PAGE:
How will China generate this $100 billion in annual foreign aid to the United States? One way is to keep its currency undervalued to bring about the 20 percent discount on its products coming to America. […]

If you wouldn’t object to China sending products to the United States for free, then on what basis would you object to currency “manipulation” that allows you to purchase undervalued Chinese imports at a huge discount and great bargain?

Read the whole thing: “Why We Should Thank the Chinese Currency Manipulators,” The American, December 2, 2011.

Posted on 12/02/11 12:13 PM by Alex Adrianson

Enron Still Hurts, Thanks to Congress

The political fallout from the Enron bankruptcy, which happened 10 years ago today, was much more damaging than the bankruptcy itself, reflects John Berlau:

While there was certainly damage to employees and, temporarily, to surrounding businesses in Houston, the bankruptcy barely caused a blip to the larger economy. The economy, already reeling because of the 9/11 attacks three months earlier, soon had a remarkable recovery.

Rather, the most damaging action of the Enron affair occurred in the aftermath of post-Enron reform. This would be the Sarbanes-Oxley Act of 2002. Ten years later, even the Obama administration agrees that Sarbox’s crushing burden of accounting mandates is holding back economic growth.

And Sarbox has little to show in results for investors, having failed to stop Lehman Brothers, Countrywide and now MF Global, which was run into the ground by a former politician who had championed the 2002 law. […]

Pointing out that “the data clearly shows that job growth accelerates when companies go public,” the Obama jobs council noted with dismay that there were fewer U.S. venture-backed initial public offerings (IPOs) in 2008 and 2009 than in any year since 1985. As I have noted previously, the data also show that even the recession years of the early ’90s had more IPOs than any year since Sarbox went into effect.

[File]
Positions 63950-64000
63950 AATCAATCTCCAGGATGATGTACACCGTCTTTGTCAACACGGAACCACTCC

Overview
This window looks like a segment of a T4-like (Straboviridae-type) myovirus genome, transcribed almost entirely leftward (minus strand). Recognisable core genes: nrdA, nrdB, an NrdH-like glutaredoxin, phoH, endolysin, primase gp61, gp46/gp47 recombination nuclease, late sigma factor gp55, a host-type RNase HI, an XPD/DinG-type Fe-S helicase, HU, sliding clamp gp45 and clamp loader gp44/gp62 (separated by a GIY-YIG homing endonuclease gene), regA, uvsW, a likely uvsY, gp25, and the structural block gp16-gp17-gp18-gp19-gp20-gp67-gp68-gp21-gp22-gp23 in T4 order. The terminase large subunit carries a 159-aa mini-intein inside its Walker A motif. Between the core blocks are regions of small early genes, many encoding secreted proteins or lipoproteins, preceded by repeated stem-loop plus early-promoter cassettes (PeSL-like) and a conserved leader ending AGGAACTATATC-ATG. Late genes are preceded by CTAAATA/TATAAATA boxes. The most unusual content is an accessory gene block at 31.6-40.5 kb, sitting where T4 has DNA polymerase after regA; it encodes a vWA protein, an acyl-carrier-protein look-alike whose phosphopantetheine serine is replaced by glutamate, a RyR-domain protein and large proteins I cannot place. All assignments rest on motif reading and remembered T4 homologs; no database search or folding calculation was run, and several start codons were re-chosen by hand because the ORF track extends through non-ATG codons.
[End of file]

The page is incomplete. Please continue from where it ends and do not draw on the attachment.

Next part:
And here’s another thought to consider:

Today, with all of its dealings with banks, it would probably have been deemed “too big to fail.”

But luckily, this was before Hank Paulson and Tim Geithner occupied the Treasury Department. Enron was allowed to fail, and its executives were punished for fraud under decades-old securities laws.

These snippets come from Berlau’s article, “On 10th Anniversary of Enron Collapse, Time for Sarbanes-Oxley to Go,” at OpenMarket.org, December 2, 2011.

Posted on 12/02/11 11:55 AM by Alex Adrianson

Remy Misses the Light Bulb

No more 100-watt incandescent lights bulbs after December 31. You’ll have to make do with halogen. Thanks Congress.

Posted on 12/02/11 11:33 AM by Alex Adrianson

Markets for Marrow Ready to Save Lives

Thousands of Americans waiting for a blood marrow donation to treat their cancers or other genetic disorders got a ray of hope Thursday, when the Court of Appeals for the U.S. Ninth Circuit ruled that federal law does not prohibit compensation for blood marrow donations. They can thank the Institute for Justice for bringing the case.

“Every year, nearly 3,000 Americans die because they cannot find a matching bone marrow donor, but the federal government has made it illegal to do the one thing that will make finding donors easier: paying them,” said Jeff Rowes, lead attorney on the case for the Institute for Justice. “Today’s decision will put a stop to this irrational prohibition, and it could save thousands of lives in the process.”